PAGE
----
From Hegel to Nietzsche: The Revolution in Nineteenth-Century Thought. By Karl Lowith. • Translated by David E. Green. (Constable, 55s.)
MR. HOLLINGDALE claims that 'there is more serious interest in Nietzsche today than there has ever been. Though I doubt that he is right, at least as far as this country is concerned, a well-documented and up-to-date biography of Nietzsche has been badly needed for some years. Mr. Hollingdale has written such a biography, in the light not only of post-war revaluations of Nietzsche's thought, but of the textual re searches that have exposed the forgeries and falsifications to which his later works and his letters were subjected by unscrupulous editors, beginning with his sister. As a biography, Mr. Hollingdale's book should serve to arouse a serious interest in Nietzsche; his account of the man succeeds in being both sympathetic and sensible, and his remarks on the social and political implications of Nietzsche's work are uncommonly perceptive.
What is far more questionable is Mr. Holling- dale's attempt to make out a case for Nietzsche as a consistent philosopher. Here I differ so radically from Mr. Hollingdale's view—and from that of Professor Walter Kaufman, to whom Mr. Hollingdale is indebted—that it would be useless to argue about details. To me, the im- portance of Nietzsche lies in his ()biter dicta, his marvellously penetrating psychological ob- servations, the energy and lucidity of his mind —and the very self-contradictions that made him something different from the methodical philo- sophers before and after his time. If Nietzsche belongs to a tradition, it is that of the great moralists and aphorists whose business was not to create systems, but to explore human nature.
The biographical approach is justified in his case because—unlike many classical moralists— he drew more on knowledge of his own nature than on knowledge of other people's; but Mr. Hollingdale uses biography to trace a line of philosophical development in Nietzsche which strikes me as tenuous and arbitrary, since it is picked out of a large body of aphoristic writing on all sorts of matters never touched upon in this book. It was Nietzsche's distinction to face up to a world without metaphysical certainties, and indeed to envisage a world in which, basically, there can be no progression. The form in which he rendered this view and vision of the world precluded logical and coherent ex- position if the form was to fit the theme; the aphorism and the fragment are the media appro- priate to Nietzsche's later thought, and every attempt to systematise it can only deprive it of the urgency and incisiveness that are Nietzsche's distinction.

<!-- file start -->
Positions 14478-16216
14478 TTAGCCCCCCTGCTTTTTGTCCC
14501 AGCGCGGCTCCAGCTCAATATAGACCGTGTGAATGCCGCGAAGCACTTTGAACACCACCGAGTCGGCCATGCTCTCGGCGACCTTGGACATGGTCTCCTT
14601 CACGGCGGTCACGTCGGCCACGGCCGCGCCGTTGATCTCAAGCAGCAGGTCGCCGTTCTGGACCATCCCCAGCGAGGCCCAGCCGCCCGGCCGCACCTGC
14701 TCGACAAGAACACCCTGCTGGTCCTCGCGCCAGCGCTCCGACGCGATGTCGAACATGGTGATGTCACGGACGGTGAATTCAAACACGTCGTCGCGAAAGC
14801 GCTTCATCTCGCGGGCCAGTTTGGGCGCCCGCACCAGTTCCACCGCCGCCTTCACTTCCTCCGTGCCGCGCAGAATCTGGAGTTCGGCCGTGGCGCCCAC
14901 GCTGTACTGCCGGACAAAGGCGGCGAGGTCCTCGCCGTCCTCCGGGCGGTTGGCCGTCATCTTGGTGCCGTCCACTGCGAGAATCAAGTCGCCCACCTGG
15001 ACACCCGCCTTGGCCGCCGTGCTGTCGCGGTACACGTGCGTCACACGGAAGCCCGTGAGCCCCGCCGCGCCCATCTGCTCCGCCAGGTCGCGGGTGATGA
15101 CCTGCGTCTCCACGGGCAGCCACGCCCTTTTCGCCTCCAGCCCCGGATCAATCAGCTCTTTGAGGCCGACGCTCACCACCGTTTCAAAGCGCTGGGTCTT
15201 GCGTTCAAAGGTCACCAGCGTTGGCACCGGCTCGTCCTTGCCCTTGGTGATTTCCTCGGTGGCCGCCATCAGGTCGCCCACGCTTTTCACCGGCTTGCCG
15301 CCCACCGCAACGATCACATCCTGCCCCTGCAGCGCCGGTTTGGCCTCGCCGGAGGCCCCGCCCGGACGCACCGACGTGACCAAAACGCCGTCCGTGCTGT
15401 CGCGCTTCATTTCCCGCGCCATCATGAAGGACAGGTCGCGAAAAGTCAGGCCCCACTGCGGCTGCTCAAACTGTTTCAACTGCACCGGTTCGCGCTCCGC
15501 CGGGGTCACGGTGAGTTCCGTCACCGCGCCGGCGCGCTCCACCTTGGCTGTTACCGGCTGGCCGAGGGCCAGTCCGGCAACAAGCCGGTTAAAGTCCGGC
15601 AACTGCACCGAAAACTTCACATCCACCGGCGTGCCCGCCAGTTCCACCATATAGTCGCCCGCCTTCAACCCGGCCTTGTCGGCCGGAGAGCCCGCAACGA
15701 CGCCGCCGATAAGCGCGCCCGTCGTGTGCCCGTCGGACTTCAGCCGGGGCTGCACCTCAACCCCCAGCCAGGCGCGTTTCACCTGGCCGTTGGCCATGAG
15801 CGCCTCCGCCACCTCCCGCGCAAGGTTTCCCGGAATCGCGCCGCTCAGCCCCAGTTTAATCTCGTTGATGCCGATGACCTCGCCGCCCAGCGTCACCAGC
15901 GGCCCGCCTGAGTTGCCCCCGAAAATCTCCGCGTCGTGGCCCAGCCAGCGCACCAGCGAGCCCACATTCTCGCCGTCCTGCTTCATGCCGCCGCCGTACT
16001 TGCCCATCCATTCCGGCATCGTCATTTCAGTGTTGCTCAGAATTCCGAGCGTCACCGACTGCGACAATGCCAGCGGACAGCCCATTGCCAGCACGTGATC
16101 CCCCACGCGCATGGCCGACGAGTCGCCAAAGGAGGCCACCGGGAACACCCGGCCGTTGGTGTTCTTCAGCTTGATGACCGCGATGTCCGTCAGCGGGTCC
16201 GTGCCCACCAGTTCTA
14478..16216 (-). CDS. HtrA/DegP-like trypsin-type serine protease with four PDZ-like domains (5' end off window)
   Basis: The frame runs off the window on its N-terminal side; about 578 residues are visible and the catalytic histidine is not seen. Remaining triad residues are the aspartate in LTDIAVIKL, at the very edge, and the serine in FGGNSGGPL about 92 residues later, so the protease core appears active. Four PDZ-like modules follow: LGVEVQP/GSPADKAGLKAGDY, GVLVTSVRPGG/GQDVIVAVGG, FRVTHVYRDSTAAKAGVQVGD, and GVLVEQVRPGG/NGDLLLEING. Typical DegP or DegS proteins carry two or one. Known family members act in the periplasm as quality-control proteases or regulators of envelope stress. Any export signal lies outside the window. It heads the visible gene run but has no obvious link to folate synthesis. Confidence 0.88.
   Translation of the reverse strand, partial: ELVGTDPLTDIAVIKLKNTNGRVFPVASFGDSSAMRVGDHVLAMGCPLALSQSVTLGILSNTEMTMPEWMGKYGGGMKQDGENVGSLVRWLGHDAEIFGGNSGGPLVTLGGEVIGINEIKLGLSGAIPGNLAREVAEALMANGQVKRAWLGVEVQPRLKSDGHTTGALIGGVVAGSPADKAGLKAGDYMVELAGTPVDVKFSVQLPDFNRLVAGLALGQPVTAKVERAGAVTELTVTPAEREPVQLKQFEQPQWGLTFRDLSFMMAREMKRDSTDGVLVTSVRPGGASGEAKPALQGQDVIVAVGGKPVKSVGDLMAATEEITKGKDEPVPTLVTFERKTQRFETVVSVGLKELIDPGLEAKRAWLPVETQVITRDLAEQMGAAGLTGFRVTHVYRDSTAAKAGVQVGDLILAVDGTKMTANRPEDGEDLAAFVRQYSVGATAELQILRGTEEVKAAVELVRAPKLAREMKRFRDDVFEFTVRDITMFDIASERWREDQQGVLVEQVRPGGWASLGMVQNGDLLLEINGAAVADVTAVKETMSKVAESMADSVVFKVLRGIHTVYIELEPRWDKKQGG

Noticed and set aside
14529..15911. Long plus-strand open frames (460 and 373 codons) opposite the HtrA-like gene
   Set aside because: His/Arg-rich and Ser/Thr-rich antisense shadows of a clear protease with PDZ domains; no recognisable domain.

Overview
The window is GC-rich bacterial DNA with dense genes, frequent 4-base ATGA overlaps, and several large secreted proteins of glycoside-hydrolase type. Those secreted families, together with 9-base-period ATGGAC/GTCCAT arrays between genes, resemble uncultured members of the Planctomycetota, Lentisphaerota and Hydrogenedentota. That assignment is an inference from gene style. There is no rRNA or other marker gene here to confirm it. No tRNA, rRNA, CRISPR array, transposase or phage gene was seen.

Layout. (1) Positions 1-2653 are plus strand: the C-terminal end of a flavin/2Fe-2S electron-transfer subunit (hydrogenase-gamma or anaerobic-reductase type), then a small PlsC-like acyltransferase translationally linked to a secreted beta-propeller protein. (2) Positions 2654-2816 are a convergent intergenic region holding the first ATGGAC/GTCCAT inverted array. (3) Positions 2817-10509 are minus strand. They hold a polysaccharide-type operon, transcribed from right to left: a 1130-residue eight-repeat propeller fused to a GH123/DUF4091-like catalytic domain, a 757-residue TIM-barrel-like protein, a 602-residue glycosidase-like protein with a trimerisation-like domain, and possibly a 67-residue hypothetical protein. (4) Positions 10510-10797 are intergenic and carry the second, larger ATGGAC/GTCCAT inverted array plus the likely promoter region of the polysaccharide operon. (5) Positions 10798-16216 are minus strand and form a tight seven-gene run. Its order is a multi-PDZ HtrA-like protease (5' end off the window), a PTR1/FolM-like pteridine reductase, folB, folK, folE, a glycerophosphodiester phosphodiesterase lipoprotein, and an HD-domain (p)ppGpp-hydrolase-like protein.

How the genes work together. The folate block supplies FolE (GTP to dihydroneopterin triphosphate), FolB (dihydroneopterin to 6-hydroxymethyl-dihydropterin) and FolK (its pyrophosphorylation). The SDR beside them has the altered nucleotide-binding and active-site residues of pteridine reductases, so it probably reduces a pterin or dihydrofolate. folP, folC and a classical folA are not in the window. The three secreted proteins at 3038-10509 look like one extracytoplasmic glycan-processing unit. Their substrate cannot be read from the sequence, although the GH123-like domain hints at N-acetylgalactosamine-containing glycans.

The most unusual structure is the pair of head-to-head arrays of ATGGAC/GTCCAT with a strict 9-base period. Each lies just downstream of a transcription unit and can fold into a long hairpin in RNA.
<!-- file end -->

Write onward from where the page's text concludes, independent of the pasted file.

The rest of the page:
Mr. Hollingdale himself remarks, 'The possi- bility of 'constructing a philosophy of lasting value out of a multitude of fragments would be problematical if Nietzsche had not done it,' but that remark blurs Nietzsche's affinity with German aphorists like Lichtenberg or Novalis, as well as implying that Nietzsche was a philosopher who might have been expected to systematise this thought. Nor does Mr. Holling- dale seem aware of the essentially spontaneous, emotional and experimental quality of aphoris- tic thinking. To write of Nietzsche that 'in his last years of sanity his opposition to Wagner's world-outlook changed into antipathy towards the man himself' is to suggest that Nietzsche had once been capable of the kind of 'objective' and detached judgment expected of conventional philosophers, whereas Nietzsche's love of Wagner had been just as personal as his antipathy. This basic disagreement had to be aired; but Mr. Hollingdale's book is valuable and necessary for its reliable account, of the facts of Nietzsche's life and work.
Professor Karl Liiwith's important study was first published in Switzerland as long ago as 1941, but the English translation is based on the third, revised edition of 1953. Since Profes- sor Lowith relates Nietzsche's thought not only to that of Hegel and the Hegelians, but to that of Goethe, Max Stirner, Kierkegaard and Karl Marx, among others—that is, to a whole com- plex involving literature, theology and political theory throughout the nineteenth century and up to the outbreak of the Second World War —his main emphasis falls on the nihilism which Nietzsche confronted and tried to transcend by his affirmation of the `eternal recurrence.' 'Nietzsche,' he writes, 'constructed his own para- dox of the eternal return from the self-dissolution of nihilism, thereby consciously leading the logic of contradiction one step further, and once more developing a credo out of the absurdum.'
Although Professor Ltiwith sees a logic in Nietzsche's contradictions, and more than 'a random anthology of statements which happen to be attractive at the moment' in Nietzsche's works, he is well aware of the contradictions and of the ultimate ambiguity of NietzSche's cultural significance. His English translator, unfortu- nately, has added to the difficulties of an am- bitious and rewarding book—for instance, by his rendering of 'Geist' as 'spirit,' where it means